As I write you, the third nor’easter in as many weeks is bearing down on us here in Southern New England. With the first, we were doused by rain, flooding and heavy winds. With the second, we narrowly avoided two feet of snow. For the third? No such luck. We’re getting a foot or more of the white stuff today.
And to think, as I returned to Rhode Island a few weeks ago (after nearly a month of travel to Seattle, Peru, and Colombia), I was hoping that an early spring would find us!
Since I was young, I’ve always maintained this image of springtime as a sign that winter was finally over. And with the end of winter came the promise of color, rebirth and renewal. My memories of springtime growing up are fixated upon bright Easter-themed pastels, budding tulip flowers, and a higher-arcing sun illuminating a palette of greening grasses and young red maple leaves.
And yet, friend, the actual reality of springtime in New England is that the season is a very unpredictable, moody, and often ugly period of transition.
I’ve omitted from my childhood memories all the March and April snowstorms; how rains often hound us for weeks, right into June; and how peoples’ collective excitement for slightly warmer temperatures in February quickly shifts to impatience and frustration by March.
Within just a few weeks, the springtime promise of rebirth and renewal is met by a helpless yearning for the certainty of summer.
And all that’s left outside our windows is the uncertainty and up-churning of spring.
As always seems to be the case for all the spring seasons that I’ve lived here, nature is yet again reminding me of what any “season of creation” really requires.
No matter what the spring season is like for you in your corner of the world, springs here in New England have taught me a pretty invaluable lesson about any “season of creation,” and that’s what I want to share with you today.
Because there is a vital distinction to make between the process of being created and having been created.
My childhood memories only associate the springtime with what had been created: the flowers, tree leaves, colors and birdsong that only comes after the muddy, murky, ugly transformation after winter.
As for the transition itself? The spring snowstorms and up-and-down temperatures? The impatience and spring fevers, the longing for rebirth and the aching for certainty in the forecast?
That is the reality of a season of creation.
Every season of creation is a time of upheaval and churning. Promise and hope of what could be rub up against what already is. Emotions and uncertainty stir. The muck of old, self-protective narratives that we’ve subconsciously clung to for ages rises to the surface of our awareness; we wade through the mire of an ugly, inglorious process of rewriting the proverbial “winter” of what was as we aspire toward a vision of the “summer” of what could be.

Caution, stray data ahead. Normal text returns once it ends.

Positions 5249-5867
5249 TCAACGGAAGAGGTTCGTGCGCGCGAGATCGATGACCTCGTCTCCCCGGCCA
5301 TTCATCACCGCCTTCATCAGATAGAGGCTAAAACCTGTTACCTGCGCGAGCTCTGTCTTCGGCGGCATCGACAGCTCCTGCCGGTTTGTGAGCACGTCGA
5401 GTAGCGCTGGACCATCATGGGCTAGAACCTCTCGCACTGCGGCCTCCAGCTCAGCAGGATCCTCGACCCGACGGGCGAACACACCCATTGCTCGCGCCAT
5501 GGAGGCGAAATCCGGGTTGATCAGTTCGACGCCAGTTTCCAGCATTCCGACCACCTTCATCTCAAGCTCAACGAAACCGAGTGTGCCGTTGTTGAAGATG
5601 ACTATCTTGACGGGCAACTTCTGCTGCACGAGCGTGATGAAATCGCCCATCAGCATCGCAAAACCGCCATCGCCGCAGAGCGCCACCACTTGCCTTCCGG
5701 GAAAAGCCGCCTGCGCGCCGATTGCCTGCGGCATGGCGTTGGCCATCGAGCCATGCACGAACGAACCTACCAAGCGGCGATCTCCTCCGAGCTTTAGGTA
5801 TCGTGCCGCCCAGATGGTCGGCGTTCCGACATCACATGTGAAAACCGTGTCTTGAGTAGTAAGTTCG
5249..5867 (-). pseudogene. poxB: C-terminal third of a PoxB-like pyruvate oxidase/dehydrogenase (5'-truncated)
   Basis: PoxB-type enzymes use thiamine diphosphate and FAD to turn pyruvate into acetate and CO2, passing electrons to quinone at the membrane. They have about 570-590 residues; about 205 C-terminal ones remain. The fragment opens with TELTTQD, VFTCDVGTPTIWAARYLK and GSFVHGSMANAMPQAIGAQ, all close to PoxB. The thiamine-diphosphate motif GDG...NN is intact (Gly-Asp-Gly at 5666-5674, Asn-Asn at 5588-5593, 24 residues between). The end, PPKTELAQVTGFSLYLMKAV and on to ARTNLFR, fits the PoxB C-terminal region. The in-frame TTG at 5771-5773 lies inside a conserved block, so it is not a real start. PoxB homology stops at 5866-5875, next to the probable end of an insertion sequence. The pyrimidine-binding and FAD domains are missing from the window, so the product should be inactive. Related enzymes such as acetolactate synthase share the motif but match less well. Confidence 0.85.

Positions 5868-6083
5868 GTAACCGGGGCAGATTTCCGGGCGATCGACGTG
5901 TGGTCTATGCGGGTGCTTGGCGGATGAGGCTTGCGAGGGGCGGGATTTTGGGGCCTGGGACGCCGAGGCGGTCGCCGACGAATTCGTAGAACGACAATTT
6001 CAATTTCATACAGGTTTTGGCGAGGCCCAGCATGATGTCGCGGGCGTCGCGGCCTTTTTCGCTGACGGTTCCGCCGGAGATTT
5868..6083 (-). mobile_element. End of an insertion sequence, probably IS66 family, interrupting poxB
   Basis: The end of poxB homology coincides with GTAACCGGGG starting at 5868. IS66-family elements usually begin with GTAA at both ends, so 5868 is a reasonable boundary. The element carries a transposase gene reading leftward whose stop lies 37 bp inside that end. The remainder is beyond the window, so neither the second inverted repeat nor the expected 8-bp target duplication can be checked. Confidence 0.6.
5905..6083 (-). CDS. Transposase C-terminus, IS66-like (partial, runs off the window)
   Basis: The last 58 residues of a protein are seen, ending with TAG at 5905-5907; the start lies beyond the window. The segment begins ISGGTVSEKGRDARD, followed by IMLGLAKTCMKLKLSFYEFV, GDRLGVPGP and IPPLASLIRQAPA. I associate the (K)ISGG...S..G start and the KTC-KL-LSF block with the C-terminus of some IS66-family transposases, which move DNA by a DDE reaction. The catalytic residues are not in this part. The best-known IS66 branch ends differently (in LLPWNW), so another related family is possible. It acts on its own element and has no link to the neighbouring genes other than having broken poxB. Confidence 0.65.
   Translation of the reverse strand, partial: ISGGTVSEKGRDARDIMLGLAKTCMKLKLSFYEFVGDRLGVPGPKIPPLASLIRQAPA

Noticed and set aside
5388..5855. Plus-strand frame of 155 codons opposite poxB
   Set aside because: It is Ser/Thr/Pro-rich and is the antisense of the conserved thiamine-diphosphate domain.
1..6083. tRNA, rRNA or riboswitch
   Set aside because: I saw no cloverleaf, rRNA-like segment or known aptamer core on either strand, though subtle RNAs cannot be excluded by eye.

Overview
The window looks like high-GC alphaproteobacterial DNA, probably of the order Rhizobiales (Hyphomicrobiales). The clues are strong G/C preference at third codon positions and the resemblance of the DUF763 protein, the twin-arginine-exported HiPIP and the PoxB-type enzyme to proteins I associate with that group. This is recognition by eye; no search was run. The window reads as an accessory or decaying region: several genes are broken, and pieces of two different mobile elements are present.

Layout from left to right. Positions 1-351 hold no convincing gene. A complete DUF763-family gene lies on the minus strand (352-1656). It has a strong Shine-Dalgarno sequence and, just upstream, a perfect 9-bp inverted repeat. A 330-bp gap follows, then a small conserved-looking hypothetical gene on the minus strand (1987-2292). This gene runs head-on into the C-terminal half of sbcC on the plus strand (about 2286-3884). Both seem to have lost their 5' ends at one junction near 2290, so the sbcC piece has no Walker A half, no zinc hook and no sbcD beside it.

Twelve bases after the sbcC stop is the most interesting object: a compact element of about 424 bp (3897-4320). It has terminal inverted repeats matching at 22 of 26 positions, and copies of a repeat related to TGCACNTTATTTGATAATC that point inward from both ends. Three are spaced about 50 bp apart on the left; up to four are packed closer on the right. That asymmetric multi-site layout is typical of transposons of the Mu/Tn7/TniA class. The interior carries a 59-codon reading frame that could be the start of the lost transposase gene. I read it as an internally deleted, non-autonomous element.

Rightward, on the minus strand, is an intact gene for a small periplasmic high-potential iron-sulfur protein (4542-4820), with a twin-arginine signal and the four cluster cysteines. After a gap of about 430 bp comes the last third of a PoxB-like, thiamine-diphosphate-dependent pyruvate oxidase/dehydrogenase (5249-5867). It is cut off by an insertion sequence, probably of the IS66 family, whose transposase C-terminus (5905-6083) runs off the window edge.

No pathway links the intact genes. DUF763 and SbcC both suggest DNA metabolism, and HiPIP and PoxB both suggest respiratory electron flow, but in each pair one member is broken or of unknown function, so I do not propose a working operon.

You already know that a lot of my work fixates upon creativity, writing and storytelling: tools of self-expression that help us unearth our soul-code — our deepest, dharmic self-knowledge — so we may embody it out in the world. This is what I believe to be the key to living as leaders of love and compassion in an age that desperately needs us.
And yet, friend, whether or not you even consider yourself to be a “creative person” or “a writer,” I want you to consider that you are a creator, all the same, in your own ways.
With your everyday decisions, actions, choice of words and how you respond to others, you create the energetic fabric in the world around you.
We make so many thousands of choices every day that it can be easy to forget that, altogether, our choices make up the reality of the experience that we (and that those around us) live, every day.
We’re all creators, in essence.
Even if we’re not making a “thing” like a book, a blog post, or a painting.
And when we find ourselves in a season of creation — creating a major change, recreating the story we’re living, creating a lifestyle that embodies our innermost values — you’re likely to feel the springlike uncertainty, and muck, and mire, along the way.
It won’t last forever.
The tulip buds are coming. The birdsong is rising. New colors will make themselves known.
It’s just that every season of creation does contain within it uncertainty. Discomfort follows. It can be ugly, and feel frustrating. It can make you long for the certainty of the “summer” of your heart. Don’t fret. Don’t try to jump too far ahead. This is what creation demands. Creation is a phase of transition — the struggle of uncovering the full potential of what could be. To tap the abundance that resides within and all around, we need to do some digging.
Through the mud. Into the muck. To the rich soils that birth beauty.
Before the blossoming, a churn of darkness.
P.S. — I still have some client spaces available in my rolling mentorship and coaching program, Writer’s Group of Two℠. But I only work with a few folks at a time. If you’re a writer or creative who could use long-term support and bespoke teachings to keep your relationship to self-expression as open and vibrant as possible, this may be for you. Starts at $156/week. Learn More »
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